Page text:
Thursday, January 12, 2012

I Read Books: The Book of Five Rings

1. The Book of Five Rings (Go Rin No Sho) was written in 1645 in South Western Japan by Miyatomo Musashi. I have a 2003 edition translated by Ashikaga Yoshiharu and Rosemary Brant, published by Astrolog publishing house.

2. There have been many extraordinary claims made for the book, beginning with the author's claims in the text, and continuing throughout it's history, culminating with the cover blurb saying that the book is "the cornerstone of Japanese culture". However what we should always bear in mind is that the book is essentially a swordfighting manual.

3. It is a tremendously influential swordfighting manual. Musashi had quite a reputation as a samurai, which means that, amongst other things, he had killed lots of people. His book makes clear that his system is a philosophy and a way of life, although the aim, is always is to cut your enemy. It has a reputation as a very good swordfighting manual[1].

4. A swordfighting manual is only useful if you put it into practice. Musashi is aware of this. He peppers the text with instructions to study, or practice or understand things. He often says that it is difficult to explain what he means, and understanding must come from using what he says. This has given the book a reputation for esoteric, or hidden wisdom. I don't know for sure, but I have a strong suspicion that much becomes clear if you pick up a sword and practice with it.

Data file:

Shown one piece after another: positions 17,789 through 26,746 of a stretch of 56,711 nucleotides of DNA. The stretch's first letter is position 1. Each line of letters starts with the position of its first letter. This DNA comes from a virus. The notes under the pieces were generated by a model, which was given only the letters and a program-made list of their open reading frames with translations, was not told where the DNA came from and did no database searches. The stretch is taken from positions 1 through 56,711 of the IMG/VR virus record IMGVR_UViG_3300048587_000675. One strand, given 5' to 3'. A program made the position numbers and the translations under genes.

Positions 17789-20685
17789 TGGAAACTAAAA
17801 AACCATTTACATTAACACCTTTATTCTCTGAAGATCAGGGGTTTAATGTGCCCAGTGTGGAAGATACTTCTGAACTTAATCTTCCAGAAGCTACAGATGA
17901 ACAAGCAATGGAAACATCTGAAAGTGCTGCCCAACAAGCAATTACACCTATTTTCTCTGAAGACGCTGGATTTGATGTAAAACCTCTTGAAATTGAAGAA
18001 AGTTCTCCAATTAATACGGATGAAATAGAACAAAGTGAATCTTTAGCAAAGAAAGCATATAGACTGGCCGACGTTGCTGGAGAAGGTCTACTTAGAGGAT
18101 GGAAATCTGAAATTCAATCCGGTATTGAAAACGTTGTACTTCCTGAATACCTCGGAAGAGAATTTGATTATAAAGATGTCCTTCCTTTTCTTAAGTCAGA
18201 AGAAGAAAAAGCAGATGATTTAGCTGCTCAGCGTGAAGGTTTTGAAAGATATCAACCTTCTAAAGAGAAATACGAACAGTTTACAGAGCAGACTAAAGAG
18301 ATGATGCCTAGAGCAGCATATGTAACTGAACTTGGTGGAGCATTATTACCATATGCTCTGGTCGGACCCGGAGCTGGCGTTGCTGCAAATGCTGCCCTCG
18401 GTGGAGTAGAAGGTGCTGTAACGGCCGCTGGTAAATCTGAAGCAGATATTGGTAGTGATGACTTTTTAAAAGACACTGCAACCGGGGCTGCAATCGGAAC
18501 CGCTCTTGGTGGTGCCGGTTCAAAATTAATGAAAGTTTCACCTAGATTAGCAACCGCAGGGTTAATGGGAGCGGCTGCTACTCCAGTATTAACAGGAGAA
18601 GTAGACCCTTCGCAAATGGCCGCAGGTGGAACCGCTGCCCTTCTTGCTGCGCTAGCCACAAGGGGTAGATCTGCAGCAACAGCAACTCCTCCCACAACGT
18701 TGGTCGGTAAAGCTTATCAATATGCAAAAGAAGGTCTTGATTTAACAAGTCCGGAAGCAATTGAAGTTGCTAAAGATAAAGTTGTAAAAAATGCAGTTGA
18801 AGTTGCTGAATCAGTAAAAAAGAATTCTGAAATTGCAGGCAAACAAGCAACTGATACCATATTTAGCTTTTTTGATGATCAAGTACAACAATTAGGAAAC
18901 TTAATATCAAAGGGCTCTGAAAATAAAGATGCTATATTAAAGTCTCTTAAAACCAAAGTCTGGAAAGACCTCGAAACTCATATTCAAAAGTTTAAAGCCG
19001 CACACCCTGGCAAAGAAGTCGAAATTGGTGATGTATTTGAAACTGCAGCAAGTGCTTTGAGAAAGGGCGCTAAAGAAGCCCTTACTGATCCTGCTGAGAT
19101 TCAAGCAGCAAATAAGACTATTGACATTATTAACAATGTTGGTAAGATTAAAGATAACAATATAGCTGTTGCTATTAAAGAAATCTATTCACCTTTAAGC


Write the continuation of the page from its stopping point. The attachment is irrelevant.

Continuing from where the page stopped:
5. So what do we have? Some discussion of weapons, uses, stance and movement. Suggestions that there is no one good weapon, stance etc. as all depends on circumstances. Some criticisms of other schools of swordfighting. Some talk about using spirit and mind and practice and professionalism to cut men down. And hidden amongst it some interesting ideas about how all this fits together into a way of life, which is then cleverly undercut in the final, shortest book, the Book of Void.

6. The book, it seems, was based on Musashi's own teachings to his students. It seems that he intended to pass this only to his successors, but somewhere along the way copies were made and it became widely distributed.

7. Despite it's ambiguous and esoteric language, the book is actually pretty straightforward, no-nonsense and short. I can't say how useful it is as a swordfighting manual, but as an insight into samurai thought and practice it is very interesting.

Read This: If you are interested in swordfighting, samurai or Japan, or just want a short flavourful insight into the mind of a man in a now gone culture.
Don't Read This: If you get frustrated by by instructions that you can't follow, descriptions that make no sense or have no interest in Japan etc.
Also: A free online translation can be found here.

[1] As someone who does not use a sword any more and was never more than a novice I am unwilling to state how useful it is for reasons explained in paragraph 4.
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